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In the first part of my blog post on recurring tasks in Planner, I showed you how to set them up. A number of special connectors were used here, which are very user-friendly and each designed for a specific purpose.

If the requirements go beyond the intended use, it is worth taking a look at Microsoft Graph API in combination with the http connector available in Power Automate. This would be the case when adding and/or changing categories of a Planner task. The default connector can set the task, but a check expression is needed for each of the current 25 categories. Furthermore, changes will need to be made if Microsoft introduces additional categories. The Graph API and http connector take a long time to set up, which is one reason not to use them. In addition, changes need to be made in Azure AD, which can prove difficult in larger organisations. In that respect, it would not be wrong to say that the solution is somewhat over-engineered for this particular use case. That said, the Graph API is a very powerful tool. It can be deployed together with Power Automate similar to how it has been used in the description below, which means that the solution has tremendous potential in terms of reuse. In my opinion, a concrete, comparatively simple use case is more suitable for explaining the interaction of the two components than a more abstract and/or more complex use case.

Adding categories to tasks

The True value can be set individually for each of the currently 25 categories in the Create task connector if the category is to be used for the task. This structure is a relic of IT systems from the 1990s, both in terms of data and controls. To effectively resolve this issue, I use the Microsoft Graph API in combination with the http connector. Certain requirements need to be met if you wish to go this route:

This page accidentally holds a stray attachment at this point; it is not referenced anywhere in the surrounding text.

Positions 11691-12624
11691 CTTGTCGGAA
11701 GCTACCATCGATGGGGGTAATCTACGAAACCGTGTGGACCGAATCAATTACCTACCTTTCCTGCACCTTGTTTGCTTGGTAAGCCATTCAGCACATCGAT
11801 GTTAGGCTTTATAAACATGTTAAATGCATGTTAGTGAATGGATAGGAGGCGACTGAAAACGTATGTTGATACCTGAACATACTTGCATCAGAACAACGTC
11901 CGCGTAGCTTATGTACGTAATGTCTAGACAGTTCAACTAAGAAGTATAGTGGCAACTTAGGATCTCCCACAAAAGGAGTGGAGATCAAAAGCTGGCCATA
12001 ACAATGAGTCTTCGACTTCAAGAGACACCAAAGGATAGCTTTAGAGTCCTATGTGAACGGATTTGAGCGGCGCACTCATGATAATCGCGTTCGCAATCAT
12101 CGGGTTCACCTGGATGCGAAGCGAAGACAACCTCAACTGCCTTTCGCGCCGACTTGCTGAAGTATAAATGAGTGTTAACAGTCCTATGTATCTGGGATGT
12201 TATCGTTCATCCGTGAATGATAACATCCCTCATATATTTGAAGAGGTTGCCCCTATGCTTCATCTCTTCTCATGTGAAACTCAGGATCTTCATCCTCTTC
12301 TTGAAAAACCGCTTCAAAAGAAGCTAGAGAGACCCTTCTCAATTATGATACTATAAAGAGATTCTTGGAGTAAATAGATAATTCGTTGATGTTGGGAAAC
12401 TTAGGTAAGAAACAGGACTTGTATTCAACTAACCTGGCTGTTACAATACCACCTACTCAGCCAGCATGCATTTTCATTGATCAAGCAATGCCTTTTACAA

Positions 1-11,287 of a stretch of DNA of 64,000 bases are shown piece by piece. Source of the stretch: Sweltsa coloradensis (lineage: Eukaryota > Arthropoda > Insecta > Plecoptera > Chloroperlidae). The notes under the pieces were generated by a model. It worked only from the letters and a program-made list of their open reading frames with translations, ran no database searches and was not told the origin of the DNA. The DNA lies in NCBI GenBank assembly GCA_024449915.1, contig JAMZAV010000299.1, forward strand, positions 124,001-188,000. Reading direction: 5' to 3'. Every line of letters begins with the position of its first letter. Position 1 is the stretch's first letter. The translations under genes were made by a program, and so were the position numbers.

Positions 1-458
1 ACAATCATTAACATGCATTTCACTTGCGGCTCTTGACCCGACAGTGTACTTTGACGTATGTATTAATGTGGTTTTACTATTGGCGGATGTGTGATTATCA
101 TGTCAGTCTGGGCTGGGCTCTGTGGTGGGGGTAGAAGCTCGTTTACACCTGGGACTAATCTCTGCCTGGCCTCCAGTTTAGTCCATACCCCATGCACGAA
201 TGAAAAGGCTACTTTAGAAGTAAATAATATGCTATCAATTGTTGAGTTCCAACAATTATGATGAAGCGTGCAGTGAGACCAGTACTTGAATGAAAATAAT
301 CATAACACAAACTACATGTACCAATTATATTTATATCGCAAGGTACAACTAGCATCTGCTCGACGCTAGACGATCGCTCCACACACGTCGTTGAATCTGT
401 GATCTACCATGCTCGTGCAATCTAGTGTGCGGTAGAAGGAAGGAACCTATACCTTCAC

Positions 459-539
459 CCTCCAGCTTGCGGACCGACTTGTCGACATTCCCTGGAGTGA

• A new app must be registered in Azure AD and permissions granted for the APIs that are needed.
  • An app secret must be created in Azure AD and the data must be saved in the preferred password app when it is created (access to this data is no longer available after this).
  • A user account must be created in AD and entered as the owner in the app registration. The reason for this is that the Graph API that is needed does not currently support the Application permission type, which is why a user account is required.

To recreate this flow, feel free to replace the connectors for creating and modifying the Planner task with the http connector. In this case, the categories are also assigned when the task is created. To test and explore the Graph API, Microsoft offers the Graph Explorer at https://developer.microsoft.com/en-us/graph/graph-explorer. The Graph Explorer helps you in particular with setting up the requests and processing the response.

Establishing the necessary conditions

Changes to the flow and the SharePoint list

SharePoint attribute

Attribute Type Meaning
Categories Text field, multi-line Categories, separated by a line break (category name, consisting of ‘category’ + number)

Additional flow variables:

Flow-Variable Type Meaning
CategoryItems Array Array for categories
ClientSecret String ClientSecret String Client secret of the app in AD for http request
Username String AD user for http request
Password String Password of the AD user

Register app in Azure AD

A new app is created in the AD and its client ID is is stored temporarily; the secrets should be stored in the password manager where possible. The API permissions ‘Group.ReadWrite.All’, ‘Task.ReadWrite’ and ‘User.Read’ are assigned.